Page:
President Obama's admonition against firing a long-range rocket next month went unheeded by North Korea, which argued it is for economic development. Will China and Russia have any sway?
Seoul, South Korea
President Obama’s warnings of dire “consequences” if North Korea fires a long-range rocket next month encountered a quick and firm rebuff today from Pyongyang that underscored the North's determination to keep up its nuclear and missile programs in the face of widespread international condemnation.
As Obama flew home tonight after three days of intense talking about a range of nuclear issues at a conference of leaders of more than 50 countries, the sense among analysts here was that he had made little if any headway in tamping down North Korea’s nuclear ambitions.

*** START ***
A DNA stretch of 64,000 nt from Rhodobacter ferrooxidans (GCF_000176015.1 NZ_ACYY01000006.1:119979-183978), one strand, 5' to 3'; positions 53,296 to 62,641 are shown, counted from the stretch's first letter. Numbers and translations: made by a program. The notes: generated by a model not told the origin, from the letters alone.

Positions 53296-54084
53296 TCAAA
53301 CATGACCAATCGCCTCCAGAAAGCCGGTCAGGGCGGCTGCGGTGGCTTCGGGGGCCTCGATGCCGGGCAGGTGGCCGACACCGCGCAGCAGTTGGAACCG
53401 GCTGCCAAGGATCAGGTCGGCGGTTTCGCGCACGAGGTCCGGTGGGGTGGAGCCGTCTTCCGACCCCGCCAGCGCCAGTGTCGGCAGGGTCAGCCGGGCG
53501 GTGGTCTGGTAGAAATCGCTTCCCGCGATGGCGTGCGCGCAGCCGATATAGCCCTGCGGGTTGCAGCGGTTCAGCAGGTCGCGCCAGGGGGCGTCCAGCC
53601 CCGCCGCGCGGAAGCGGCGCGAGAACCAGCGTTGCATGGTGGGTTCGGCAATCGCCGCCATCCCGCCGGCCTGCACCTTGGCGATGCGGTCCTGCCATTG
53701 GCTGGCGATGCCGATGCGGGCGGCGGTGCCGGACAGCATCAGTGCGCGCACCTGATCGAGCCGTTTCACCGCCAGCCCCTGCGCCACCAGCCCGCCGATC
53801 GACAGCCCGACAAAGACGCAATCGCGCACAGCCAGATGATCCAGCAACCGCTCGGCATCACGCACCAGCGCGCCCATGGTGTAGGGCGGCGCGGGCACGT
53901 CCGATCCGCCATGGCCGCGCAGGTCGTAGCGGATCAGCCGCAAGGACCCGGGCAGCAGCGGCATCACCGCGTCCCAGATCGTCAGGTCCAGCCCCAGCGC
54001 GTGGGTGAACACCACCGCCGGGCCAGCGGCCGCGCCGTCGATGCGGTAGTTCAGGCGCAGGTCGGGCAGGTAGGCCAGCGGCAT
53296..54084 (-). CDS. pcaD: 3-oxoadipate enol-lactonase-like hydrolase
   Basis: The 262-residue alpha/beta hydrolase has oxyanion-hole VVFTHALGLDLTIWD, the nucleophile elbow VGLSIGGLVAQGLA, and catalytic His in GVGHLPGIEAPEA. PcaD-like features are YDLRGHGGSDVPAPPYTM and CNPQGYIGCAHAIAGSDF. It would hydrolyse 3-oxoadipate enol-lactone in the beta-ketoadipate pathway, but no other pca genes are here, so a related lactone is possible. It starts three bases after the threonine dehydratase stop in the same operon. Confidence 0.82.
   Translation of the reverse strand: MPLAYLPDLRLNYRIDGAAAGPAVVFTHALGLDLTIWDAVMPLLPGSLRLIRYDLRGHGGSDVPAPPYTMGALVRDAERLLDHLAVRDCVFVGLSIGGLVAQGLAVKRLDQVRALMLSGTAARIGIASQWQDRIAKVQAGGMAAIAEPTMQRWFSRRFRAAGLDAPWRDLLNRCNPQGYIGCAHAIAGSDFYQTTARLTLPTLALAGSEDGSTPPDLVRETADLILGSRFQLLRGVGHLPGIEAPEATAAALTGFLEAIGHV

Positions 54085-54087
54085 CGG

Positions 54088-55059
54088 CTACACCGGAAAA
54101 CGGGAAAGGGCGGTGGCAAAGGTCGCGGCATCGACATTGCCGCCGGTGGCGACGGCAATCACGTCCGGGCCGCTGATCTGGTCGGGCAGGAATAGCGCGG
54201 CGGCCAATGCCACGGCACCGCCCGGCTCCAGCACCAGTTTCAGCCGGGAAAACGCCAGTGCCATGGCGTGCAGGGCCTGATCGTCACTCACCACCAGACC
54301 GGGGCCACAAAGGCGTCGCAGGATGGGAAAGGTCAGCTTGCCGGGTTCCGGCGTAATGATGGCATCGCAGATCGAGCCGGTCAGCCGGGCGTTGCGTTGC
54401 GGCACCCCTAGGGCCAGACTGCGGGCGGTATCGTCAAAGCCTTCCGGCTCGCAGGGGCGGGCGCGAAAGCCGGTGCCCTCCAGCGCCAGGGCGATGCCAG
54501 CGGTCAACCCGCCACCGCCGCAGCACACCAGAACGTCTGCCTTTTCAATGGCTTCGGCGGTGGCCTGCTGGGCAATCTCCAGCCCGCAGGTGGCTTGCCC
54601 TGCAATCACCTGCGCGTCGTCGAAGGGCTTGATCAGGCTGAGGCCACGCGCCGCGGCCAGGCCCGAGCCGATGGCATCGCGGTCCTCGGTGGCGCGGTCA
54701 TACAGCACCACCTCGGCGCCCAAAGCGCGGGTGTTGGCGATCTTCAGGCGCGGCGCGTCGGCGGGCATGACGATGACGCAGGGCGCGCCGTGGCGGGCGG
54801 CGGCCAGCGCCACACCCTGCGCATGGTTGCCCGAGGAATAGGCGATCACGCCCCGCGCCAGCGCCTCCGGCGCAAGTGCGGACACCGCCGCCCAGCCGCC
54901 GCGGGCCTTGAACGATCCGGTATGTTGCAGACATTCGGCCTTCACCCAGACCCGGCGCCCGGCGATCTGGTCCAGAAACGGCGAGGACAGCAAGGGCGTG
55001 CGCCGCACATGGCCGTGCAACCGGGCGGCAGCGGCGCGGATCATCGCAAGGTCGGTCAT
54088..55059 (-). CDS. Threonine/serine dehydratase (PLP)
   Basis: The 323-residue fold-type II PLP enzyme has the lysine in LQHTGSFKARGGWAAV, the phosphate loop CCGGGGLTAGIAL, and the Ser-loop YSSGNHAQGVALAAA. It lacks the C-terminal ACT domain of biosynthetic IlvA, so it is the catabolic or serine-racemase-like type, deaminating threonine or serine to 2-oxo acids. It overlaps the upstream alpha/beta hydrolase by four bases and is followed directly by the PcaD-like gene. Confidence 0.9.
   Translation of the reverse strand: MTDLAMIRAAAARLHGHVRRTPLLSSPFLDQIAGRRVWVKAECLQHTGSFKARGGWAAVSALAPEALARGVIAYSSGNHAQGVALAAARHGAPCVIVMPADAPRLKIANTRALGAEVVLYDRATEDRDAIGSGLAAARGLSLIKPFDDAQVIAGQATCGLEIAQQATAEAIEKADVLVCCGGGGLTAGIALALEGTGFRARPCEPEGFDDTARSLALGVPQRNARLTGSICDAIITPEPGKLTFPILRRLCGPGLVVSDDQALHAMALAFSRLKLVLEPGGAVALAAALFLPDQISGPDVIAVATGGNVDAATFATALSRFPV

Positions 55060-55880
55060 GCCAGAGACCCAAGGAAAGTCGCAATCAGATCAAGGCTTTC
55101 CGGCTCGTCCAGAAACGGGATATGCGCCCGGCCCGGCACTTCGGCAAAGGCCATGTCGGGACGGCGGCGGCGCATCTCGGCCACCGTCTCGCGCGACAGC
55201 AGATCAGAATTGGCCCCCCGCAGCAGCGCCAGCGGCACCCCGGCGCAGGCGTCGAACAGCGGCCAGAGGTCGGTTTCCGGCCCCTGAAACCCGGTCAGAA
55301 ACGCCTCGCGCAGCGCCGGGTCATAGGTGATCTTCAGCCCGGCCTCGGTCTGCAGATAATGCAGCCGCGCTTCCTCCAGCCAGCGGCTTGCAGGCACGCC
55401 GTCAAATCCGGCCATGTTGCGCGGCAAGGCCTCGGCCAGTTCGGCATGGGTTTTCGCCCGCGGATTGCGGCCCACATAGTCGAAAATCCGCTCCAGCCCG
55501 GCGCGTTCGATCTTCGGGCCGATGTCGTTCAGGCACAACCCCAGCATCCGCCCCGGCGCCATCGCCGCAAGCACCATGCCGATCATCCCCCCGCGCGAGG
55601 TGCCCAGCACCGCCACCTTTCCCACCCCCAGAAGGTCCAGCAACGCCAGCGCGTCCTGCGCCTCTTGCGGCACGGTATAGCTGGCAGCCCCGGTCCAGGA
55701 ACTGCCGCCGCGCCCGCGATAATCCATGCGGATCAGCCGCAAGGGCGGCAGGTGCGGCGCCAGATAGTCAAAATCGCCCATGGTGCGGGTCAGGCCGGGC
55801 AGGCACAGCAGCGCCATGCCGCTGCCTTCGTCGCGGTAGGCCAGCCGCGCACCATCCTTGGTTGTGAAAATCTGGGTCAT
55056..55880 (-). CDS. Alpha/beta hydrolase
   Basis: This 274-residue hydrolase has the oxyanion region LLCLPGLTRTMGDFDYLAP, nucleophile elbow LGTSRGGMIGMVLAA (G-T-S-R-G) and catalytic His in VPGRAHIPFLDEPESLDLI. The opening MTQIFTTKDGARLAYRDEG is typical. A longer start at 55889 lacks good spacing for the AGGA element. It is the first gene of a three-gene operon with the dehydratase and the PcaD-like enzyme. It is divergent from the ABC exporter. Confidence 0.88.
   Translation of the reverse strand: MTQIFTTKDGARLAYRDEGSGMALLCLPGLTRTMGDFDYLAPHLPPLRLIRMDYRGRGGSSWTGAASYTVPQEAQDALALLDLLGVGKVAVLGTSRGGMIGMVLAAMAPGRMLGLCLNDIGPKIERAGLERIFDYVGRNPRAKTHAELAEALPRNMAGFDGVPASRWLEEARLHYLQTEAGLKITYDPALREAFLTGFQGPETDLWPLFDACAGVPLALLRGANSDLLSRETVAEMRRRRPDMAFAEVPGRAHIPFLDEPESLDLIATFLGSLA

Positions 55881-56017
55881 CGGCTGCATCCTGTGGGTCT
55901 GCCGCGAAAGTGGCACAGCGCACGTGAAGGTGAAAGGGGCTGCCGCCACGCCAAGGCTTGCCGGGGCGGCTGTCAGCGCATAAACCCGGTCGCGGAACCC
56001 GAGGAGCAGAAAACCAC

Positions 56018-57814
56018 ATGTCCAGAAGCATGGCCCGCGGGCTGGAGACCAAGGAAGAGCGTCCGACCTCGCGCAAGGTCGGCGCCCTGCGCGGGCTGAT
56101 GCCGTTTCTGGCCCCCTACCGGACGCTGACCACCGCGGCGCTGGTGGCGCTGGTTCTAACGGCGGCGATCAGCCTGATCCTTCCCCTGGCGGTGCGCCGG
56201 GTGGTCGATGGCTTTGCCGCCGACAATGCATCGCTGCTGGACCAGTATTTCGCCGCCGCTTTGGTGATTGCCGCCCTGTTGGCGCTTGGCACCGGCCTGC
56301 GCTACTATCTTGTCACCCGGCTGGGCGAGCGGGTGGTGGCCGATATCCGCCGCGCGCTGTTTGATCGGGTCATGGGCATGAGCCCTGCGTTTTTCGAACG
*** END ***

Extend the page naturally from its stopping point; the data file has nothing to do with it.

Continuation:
A North Korean Foreign Ministry spokesman, in a lengthy defense of the North's insistence on going through with the plan to fire the rocket, stressed that the reason is to put a satellite into orbit.
North Korea “will not give up the satellite launch for peaceful purposes,” the spokesman was quoted as saying. The launch was “a legitimate right of a sovereign state” and was “essential for economic development.”
The emphasis on “economic development” appeared as a rebuff not only of President Obama but also of China’s President Hu Jintao and Russian President Dmitry Medvedev. Both of them, in talks with Obama on the sidelines of the two-day nuclear security summit, expressed concern about North Korea’s insistence on firing the rocket. They clearly did not have a rocket launch in mind when they urged the North to focus on economic development.
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